Credit quality

Impaired loan ratio
Impaired loan ratio

Amid the challenging economic environment in 2022 coupled with the fifth wave of Covid and the China property market downturn, the credit quality of the Hong Kong banking sector deteriorated moderately. The impaired loan ratio16 for all surveyed banks increased from 0.85 percent to 1.36 percent and the impaired loan ratio for the top 10 banks also increased from 0.87 percent to 1.35 percent. 

For the top 10 surveyed banks, BOC (HK) and BoCom (HK) recorded the lowest and highest impaired loan ratio in 2022, respectively. BOC (HK) had the lowest impaired loan ratio of 0.53 percent in 2022, up from 0.27 percent in 2021. The impaired loan ratio of BoCom (HK) increased from 0.11 percent in 2021 to 2.75 percent in 2022, being the largest increase among the top 10 surveyed banks during 2022. The increase was largely driven by the increase in impaired loan in relation to the property development and investment sector17.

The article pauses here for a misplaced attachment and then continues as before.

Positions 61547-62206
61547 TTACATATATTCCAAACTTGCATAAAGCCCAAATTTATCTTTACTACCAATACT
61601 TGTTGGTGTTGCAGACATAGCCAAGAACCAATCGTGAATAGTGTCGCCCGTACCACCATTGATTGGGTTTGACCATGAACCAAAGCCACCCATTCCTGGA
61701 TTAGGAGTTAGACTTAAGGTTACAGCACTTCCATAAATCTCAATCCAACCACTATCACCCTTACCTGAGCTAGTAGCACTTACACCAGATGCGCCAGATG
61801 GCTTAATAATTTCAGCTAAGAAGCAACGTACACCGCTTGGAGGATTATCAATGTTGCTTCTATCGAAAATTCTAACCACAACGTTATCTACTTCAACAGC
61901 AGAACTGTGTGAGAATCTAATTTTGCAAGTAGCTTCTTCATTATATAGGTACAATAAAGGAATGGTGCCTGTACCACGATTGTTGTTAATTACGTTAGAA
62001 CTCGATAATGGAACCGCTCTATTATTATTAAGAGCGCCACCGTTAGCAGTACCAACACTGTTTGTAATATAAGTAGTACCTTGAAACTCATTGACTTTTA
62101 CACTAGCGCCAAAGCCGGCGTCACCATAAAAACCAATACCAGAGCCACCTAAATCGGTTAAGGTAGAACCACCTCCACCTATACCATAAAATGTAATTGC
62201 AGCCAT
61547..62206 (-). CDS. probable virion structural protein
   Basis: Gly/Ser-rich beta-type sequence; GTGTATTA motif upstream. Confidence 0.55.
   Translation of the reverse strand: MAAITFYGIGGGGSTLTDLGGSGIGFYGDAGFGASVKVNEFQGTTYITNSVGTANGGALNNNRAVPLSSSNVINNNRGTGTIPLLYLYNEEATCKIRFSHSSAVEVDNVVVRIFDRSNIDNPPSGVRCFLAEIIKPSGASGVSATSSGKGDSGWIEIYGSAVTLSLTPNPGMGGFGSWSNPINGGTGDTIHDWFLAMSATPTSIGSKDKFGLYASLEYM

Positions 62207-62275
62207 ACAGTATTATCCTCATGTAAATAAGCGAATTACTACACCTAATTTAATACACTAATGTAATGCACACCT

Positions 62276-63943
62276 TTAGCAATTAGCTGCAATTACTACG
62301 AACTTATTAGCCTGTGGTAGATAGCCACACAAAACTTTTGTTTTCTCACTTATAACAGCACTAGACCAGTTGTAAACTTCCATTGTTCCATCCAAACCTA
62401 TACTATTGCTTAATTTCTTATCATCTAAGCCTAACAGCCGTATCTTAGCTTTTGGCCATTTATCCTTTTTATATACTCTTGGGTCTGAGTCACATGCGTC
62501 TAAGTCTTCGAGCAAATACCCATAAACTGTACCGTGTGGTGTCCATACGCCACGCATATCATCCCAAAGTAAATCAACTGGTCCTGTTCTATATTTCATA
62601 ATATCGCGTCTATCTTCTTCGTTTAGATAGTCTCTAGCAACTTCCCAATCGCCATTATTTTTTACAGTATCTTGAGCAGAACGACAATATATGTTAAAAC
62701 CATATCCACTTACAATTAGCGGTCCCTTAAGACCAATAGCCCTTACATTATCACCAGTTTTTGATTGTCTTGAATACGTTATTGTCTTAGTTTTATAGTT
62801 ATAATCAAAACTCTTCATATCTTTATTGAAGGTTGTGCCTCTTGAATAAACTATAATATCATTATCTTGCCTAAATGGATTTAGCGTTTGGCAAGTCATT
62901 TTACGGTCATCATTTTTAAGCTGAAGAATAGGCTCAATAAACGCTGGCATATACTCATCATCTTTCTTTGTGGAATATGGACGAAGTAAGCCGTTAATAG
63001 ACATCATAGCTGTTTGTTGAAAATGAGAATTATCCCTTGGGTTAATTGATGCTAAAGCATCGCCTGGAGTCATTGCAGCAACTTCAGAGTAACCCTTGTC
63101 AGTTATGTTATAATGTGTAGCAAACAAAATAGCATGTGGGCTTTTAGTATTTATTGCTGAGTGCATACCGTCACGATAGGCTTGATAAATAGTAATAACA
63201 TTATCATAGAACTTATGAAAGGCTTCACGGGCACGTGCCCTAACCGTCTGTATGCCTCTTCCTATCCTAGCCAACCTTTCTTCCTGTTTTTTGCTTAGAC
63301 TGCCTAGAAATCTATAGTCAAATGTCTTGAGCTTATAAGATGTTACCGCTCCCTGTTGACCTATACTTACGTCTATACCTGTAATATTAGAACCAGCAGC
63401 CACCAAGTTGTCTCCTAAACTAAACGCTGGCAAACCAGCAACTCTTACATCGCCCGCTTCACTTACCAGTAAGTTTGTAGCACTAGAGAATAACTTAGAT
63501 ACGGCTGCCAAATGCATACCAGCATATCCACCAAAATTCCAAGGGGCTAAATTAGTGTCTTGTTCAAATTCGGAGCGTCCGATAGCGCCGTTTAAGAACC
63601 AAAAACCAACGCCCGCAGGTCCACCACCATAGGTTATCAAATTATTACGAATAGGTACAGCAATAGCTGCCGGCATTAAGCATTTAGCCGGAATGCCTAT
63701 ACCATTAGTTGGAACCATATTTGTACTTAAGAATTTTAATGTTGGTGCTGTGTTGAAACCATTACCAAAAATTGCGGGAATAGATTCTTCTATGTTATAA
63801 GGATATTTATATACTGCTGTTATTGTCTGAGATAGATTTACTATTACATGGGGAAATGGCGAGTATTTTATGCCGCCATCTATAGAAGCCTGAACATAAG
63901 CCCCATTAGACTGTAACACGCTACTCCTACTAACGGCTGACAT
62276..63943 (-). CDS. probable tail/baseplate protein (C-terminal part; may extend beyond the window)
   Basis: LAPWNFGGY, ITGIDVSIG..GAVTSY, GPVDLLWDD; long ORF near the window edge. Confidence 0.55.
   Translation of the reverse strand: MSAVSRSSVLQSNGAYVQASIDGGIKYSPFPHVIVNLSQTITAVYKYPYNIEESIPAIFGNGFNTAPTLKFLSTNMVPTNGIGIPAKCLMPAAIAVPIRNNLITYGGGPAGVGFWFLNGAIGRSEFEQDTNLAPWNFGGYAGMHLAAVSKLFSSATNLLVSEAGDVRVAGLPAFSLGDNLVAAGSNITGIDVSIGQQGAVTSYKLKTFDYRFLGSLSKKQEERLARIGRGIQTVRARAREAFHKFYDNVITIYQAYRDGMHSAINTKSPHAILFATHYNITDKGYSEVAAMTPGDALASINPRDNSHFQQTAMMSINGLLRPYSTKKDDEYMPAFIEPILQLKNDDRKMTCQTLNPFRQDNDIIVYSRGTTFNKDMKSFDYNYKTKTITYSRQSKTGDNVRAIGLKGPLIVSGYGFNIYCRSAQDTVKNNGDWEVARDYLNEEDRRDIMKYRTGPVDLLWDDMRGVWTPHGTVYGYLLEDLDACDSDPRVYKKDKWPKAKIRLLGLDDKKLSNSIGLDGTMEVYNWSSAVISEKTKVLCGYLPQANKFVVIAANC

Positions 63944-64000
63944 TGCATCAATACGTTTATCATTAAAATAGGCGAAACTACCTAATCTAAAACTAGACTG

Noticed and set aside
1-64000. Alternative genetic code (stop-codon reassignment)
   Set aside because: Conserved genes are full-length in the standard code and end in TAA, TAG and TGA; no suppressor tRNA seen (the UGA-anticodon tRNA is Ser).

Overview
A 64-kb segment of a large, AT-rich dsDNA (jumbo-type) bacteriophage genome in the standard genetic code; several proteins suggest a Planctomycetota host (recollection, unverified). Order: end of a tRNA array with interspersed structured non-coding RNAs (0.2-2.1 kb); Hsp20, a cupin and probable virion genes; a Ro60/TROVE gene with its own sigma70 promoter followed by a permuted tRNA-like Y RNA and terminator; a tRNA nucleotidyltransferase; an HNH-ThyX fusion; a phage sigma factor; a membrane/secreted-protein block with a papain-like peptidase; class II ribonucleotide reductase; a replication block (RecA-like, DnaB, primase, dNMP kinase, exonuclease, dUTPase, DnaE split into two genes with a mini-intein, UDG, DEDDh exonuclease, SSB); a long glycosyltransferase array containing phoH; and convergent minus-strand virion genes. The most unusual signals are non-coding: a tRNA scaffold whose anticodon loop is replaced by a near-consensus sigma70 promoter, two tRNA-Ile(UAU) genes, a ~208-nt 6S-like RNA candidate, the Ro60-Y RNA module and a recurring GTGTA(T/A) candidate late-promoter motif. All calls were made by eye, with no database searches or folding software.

ICBC (Asia) and Nanyang Commercial Bank, Limited (Nanyang) showed an improvement, with their impaired loan ratio reducing by 48 and 31 basis points respectively. These reductions were mainly attributed to several write-offs of impaired assets during 2022.  

In 2022, the Chinese authorities introduced comprehensive policy support, which aimed to stabilise the China property market through mitigating the developers’ liquidity issues, securing the delivery of pre-sold housing projects, and providing support on the demand side. For instance, the “Three-Arrows” policy and the “16-Point Plan” were introduced in the fourth quarter of 2022. Looking ahead, the recovery of the affected property developers will hinge largely on the China property market and the demand for housing. Banks will be under pressure with regards to the increasing impaired loan ratios, so we expect they will focus on managing and downsizing the current exposures, and will also continue to closely monitor the debt servicing ability of the borrowers.